The production team assembled for this 40th Anniversary season is another stellar compilation. Director Mark Lonergan, is a three-time Drama Desk Award nominee and his skills serve this production well. Choreographer and associate director Antoinette DiPietropolo keeps the action moving at a quick pace. Giving everything a grander than usual look is Tony Award winning Lighting Designer Jeff Croiter and Scenic Designers Rob Bissinger and Anita LaScala. Drama Desk Award nominated Costume Designer Amy Clark delivers the fun of sparkle and spandex. Special mentions must also go to Crew Chief Matthew “Toystore” Zimmerman and the ever present Ring Crew, along with Music Director Rob Slowik, Conductor Rob Slowik and the Band.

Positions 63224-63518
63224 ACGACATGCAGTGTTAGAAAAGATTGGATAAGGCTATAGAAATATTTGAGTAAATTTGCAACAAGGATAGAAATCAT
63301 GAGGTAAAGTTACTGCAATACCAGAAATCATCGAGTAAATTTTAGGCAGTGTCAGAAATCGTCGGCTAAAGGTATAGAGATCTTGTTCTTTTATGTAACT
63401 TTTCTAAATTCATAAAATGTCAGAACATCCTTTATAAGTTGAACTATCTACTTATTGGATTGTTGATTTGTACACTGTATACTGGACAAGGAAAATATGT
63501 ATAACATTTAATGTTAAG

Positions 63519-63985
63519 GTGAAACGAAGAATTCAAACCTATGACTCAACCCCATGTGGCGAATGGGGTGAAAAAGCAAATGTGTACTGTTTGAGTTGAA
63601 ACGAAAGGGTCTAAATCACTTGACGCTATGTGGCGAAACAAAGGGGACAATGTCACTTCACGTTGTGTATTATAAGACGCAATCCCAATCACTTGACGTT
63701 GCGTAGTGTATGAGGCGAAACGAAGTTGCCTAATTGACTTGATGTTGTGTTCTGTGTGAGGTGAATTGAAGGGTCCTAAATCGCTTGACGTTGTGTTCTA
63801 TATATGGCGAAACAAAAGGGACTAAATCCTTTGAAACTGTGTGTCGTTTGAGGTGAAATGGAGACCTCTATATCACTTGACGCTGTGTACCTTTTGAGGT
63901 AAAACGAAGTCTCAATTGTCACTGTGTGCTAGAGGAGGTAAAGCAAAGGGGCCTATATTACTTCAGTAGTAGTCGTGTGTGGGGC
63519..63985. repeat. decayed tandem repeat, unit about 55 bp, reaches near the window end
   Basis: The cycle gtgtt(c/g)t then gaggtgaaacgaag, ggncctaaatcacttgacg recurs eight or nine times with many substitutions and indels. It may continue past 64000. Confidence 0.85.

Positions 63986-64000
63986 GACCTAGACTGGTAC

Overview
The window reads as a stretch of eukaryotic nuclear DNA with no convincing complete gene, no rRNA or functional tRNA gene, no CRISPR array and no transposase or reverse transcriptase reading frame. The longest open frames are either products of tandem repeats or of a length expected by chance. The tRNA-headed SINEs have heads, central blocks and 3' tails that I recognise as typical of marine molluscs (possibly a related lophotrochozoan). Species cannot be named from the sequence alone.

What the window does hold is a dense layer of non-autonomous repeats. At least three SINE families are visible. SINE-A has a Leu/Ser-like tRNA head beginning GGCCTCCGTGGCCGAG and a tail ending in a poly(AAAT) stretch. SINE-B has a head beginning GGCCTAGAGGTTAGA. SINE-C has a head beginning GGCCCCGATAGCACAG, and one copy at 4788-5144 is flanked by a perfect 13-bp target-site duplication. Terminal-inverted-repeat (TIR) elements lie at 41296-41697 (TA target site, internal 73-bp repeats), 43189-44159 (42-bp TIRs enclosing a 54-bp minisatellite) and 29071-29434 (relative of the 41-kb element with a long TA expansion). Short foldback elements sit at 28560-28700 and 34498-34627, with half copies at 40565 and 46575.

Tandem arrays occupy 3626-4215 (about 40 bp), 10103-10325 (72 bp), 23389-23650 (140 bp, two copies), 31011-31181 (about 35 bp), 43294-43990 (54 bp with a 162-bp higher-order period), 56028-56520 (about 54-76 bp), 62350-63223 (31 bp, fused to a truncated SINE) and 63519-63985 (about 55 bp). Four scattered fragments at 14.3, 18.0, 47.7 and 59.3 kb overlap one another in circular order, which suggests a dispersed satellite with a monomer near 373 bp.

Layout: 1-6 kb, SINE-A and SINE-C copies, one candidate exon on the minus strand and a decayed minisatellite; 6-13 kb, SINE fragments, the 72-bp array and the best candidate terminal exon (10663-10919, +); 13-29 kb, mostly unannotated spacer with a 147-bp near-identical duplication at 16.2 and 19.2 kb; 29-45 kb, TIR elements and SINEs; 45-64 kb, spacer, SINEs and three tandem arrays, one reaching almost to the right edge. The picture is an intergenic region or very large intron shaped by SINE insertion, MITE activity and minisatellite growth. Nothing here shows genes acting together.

It should also be noted that Big Apple Circus will continue its four decade commitment to audience and community outreach programs. Circus of the Senses offers special enhanced experiences for guests with autism, visual, and auditory challenges. The special performances include ASL interpretation, assistive listening devices with live audio commentary, before and after show touch therapy experiences, and a Braille program book. Sensory-friendly performances for Autistic audience members will feature lower light and sound levels, a descriptive picture book showing the different areas and acts involved with the circus, and a “calming center” that can be accessed at any point during the show. Also, as part of the Circus for All initiative, eleven performances throughout the ten-week run will offer $10 tickets for every seat in the house to underprivileged children and underserved schools.